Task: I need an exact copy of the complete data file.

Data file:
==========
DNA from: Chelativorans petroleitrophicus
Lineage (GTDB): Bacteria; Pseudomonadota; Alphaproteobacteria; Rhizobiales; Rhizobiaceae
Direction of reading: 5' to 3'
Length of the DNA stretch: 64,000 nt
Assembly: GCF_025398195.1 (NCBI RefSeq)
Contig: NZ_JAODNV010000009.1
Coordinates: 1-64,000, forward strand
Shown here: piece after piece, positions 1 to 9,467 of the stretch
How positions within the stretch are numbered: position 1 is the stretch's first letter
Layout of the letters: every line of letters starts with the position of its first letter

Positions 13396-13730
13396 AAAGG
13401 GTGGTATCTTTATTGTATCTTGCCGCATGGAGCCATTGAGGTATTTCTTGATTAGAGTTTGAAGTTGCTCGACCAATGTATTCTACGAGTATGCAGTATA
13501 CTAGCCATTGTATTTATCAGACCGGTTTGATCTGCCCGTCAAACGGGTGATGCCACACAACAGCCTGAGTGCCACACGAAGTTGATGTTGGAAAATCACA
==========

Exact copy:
DNA from: Chelativorans petroleitrophicus
Lineage (GTDB): Bacteria; Pseudomonadota; Alphaproteobacteria; Rhizobiales; Rhizobiaceae
Direction of reading: 5' to 3'
Length of the DNA stretch: 64,000 nt
Assembly: GCF_025398195.1 (NCBI RefSeq)
Contig: NZ_JAODNV010000009.1
Coordinates: 1-64,000, forward strand
Shown here: piece after piece, positions 1 to 9,467 of the stretch
How positions within the stretch are numbered: position 1 is the stretch's first letter
Layout of the letters: every line of letters starts with the position of its first letter

Positions 13396-13730
13396 AAAGG
13401 GTGGTATCTTTATTGTATCTTGCCGCATGGAGCCATTGAGGTATTTCTTGATTAGAGTTTGAAGTTGCTCGACCAATGTATTCTACGAGTATGCAGTATA
13501 CTAGCCATTGTATTTATCAGACCGGTTTGATCTGCCCGTCAAACGGGTGATGCCACACAACAGCCTGAGTGCCACACGAAGTTGATGTTGGAAAATCACA